The most serious political crisis of Israel's 19-month-old coalition government appeared to have evaporated today as Prime Minister Shimon Peres agreed to allow the rebellious finance minister, Yitzhak Modai, to trade jobs with Foreign Minister Yitzhak Shamir for the next six months.

The unusual compromise averted an expected showdown Sunday between the Labor Party and Likud bloc Cabinet ministers that could have brought down the government and forced early parliamentary elections.

Shamir has no experience in finance, and Modai has none in foreign affairs, but the architects of the compromise said that the alternative was a bitter election campaign that would have scuttled Israel's economic recovery efforts and set back prospects for a negotiated Middle East peace agreement.

However, the actual swap of portfolios will be delayed for at least two weeks because Shamir is scheduled to make a visit to South America. The ministers scheduled another meeting Saturday to hammer out the final details of the compromise.

The crisis erupted last week when Peres was visiting the United States and Modai, in two newspaper interviews, accused the prime minister of squandering money on Labor Party-affiliated enterprises and of engaging in a "cynical game with the resources of the state." Modai also criticized Peres' travels, calling him a "flying prime minister."

Peres demanded Modai's resignation and threatened to fire him. In a surprise move, Modai on Wednesday announced that he was resigning in what appeared to be a tactical move signaling the Likud bloc to threaten to bring the government down.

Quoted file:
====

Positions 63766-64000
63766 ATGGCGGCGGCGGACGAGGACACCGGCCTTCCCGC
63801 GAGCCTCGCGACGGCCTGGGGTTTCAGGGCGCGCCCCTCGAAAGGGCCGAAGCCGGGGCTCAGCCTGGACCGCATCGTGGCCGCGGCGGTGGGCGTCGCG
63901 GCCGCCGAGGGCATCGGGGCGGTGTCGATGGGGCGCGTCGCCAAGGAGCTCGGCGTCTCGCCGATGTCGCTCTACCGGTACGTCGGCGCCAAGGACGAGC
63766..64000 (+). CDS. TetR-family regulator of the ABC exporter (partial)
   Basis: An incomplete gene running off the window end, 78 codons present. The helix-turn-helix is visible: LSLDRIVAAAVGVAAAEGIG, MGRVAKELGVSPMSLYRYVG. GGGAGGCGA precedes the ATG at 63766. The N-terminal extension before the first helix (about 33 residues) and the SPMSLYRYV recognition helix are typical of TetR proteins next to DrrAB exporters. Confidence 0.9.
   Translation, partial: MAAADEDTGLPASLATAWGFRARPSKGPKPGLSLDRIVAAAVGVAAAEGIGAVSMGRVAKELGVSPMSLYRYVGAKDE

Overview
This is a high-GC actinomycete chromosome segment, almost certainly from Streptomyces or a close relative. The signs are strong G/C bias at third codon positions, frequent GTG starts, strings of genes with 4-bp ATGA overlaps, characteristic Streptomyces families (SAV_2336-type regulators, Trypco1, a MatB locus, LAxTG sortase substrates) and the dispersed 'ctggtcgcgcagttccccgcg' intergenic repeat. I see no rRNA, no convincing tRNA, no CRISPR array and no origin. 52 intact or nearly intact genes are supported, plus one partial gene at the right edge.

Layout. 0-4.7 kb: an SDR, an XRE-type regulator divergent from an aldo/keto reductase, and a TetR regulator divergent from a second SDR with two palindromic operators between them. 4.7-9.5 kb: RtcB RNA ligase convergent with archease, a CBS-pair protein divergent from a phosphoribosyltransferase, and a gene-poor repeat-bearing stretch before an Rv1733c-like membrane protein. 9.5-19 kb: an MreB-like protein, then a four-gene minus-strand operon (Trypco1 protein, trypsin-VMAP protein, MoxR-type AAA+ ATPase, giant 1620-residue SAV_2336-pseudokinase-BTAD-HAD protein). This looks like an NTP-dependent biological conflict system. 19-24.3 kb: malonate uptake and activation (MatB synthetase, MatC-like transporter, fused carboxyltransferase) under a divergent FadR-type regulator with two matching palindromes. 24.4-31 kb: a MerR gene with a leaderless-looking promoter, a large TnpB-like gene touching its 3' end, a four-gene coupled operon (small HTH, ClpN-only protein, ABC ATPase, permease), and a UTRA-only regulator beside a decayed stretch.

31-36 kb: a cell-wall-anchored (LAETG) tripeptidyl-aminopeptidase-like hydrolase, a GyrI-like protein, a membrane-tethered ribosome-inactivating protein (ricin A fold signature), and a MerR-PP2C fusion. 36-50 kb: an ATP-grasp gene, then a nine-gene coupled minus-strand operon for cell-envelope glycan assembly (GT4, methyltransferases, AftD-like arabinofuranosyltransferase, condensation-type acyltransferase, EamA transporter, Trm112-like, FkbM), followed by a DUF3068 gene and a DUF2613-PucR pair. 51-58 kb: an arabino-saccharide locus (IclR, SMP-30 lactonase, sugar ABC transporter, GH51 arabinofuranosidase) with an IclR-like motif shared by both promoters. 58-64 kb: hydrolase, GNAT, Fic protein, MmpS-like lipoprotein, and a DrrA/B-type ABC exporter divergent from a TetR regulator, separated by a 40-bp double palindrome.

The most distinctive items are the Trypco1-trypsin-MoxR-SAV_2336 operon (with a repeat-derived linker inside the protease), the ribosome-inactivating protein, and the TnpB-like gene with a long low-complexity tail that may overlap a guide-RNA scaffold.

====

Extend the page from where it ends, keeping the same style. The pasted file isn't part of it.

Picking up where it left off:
There was still some opposition to the compromise within the Likud caucus of the Knesset, or parliament, because Peres insisted that Modai not be allowed to regain the Finance Ministry portfolio after Peres yields the premiership to Shamir on Oct. 25 under the coalition's rotation agreement. Peres has indicated that he would like to take the finance minister's post himself, even though under the rotation agreement he has been promised the Foreign Ministry portfolio after Oct. 25.

The compromise is to be presented to the Cabinet on Sunday for approval, then to the Knesset for ratification.

Labor Party officials appeared satisfied that the crisis -- the latest of at least a half dozen that have threatened the government in the last year -- has been resolved, thereby avoiding early elections and the likelihood of another inconclusive outcome and fresh coalition bargaining.

Education Minister Yitzhak Navon said, "We thought if a minister Modai violated the fundamental rules of government, he should not be in the Cabinet. But as I understood it, it would have caused a real crisis. So, under the circumstances, that's a good solution."

Navon added, "I think the rotation is there. It is going to take place . . . I think the public would like to have a stable government and give a chance to this government until the end of its term."

Shamir said that he expects to gain valuable experience in finance in the next six months before he rotates into the post of prime minister.

Peres, according to Labor Party strategists, set his sights on the finance portfolio partly because his future in the Foreign Ministry did not look promising with Shamir directing foreign policy from the prime minister's office, and partly because of the vast patronage that the Finance Ministry offers.

However, Israeli political analysts noted that the vast ideological gulf between the two men virtually assures contention -- and future coalition crises -- after the scheduled rotation takes place.

Still standing in the way of formal Knesset approval of the compromise agreement is Deputy Prime Minister David Levy, who has aspirations of his own and who wields considerable influence within Likud. Levy has said he is opposed to the Modai-Shamir portfolio swap unless there are guarantees that a Likud minister is given the Finance Ministry after the Oct. 25 rotation.